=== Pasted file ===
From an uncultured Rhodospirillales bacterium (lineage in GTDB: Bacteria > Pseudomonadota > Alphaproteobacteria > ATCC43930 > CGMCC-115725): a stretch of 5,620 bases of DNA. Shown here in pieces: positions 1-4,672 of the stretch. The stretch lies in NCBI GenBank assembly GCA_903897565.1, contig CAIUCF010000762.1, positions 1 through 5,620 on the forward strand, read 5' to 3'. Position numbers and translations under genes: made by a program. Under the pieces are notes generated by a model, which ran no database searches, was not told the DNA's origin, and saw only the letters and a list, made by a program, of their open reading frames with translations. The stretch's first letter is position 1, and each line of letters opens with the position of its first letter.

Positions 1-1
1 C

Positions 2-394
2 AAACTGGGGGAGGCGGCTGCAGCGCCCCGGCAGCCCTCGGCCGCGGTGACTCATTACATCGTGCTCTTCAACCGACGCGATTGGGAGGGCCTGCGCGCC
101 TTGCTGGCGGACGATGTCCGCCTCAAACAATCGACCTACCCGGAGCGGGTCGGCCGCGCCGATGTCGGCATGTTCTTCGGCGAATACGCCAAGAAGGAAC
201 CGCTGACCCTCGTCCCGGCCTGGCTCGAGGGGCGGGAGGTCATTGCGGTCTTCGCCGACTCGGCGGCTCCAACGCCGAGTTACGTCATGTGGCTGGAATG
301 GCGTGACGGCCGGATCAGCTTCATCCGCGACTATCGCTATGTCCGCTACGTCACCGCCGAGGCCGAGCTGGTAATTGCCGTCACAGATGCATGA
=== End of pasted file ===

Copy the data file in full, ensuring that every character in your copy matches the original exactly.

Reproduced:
From an uncultured Rhodospirillales bacterium (lineage in GTDB: Bacteria > Pseudomonadota > Alphaproteobacteria > ATCC43930 > CGMCC-115725): a stretch of 5,620 bases of DNA. Shown here in pieces: positions 1-4,672 of the stretch. The stretch lies in NCBI GenBank assembly GCA_903897565.1, contig CAIUCF010000762.1, positions 1 through 5,620 on the forward strand, read 5' to 3'. Position numbers and translations under genes: made by a program. Under the pieces are notes generated by a model, which ran no database searches, was not told the DNA's origin, and saw only the letters and a list, made by a program, of their open reading frames with translations. The stretch's first letter is position 1, and each line of letters opens with the position of its first letter.

Positions 1-1
1 C

Positions 2-394
2 AAACTGGGGGAGGCGGCTGCAGCGCCCCGGCAGCCCTCGGCCGCGGTGACTCATTACATCGTGCTCTTCAACCGACGCGATTGGGAGGGCCTGCGCGCC
101 TTGCTGGCGGACGATGTCCGCCTCAAACAATCGACCTACCCGGAGCGGGTCGGCCGCGCCGATGTCGGCATGTTCTTCGGCGAATACGCCAAGAAGGAAC
201 CGCTGACCCTCGTCCCGGCCTGGCTCGAGGGGCGGGAGGTCATTGCGGTCTTCGCCGACTCGGCGGCTCCAACGCCGAGTTACGTCATGTGGCTGGAATG
301 GCGTGACGGCCGGATCAGCTTCATCCGCGACTATCGCTATGTCCGCTACGTCACCGCCGAGGCCGAGCTGGTAATTGCCGTCACAGATGCATGA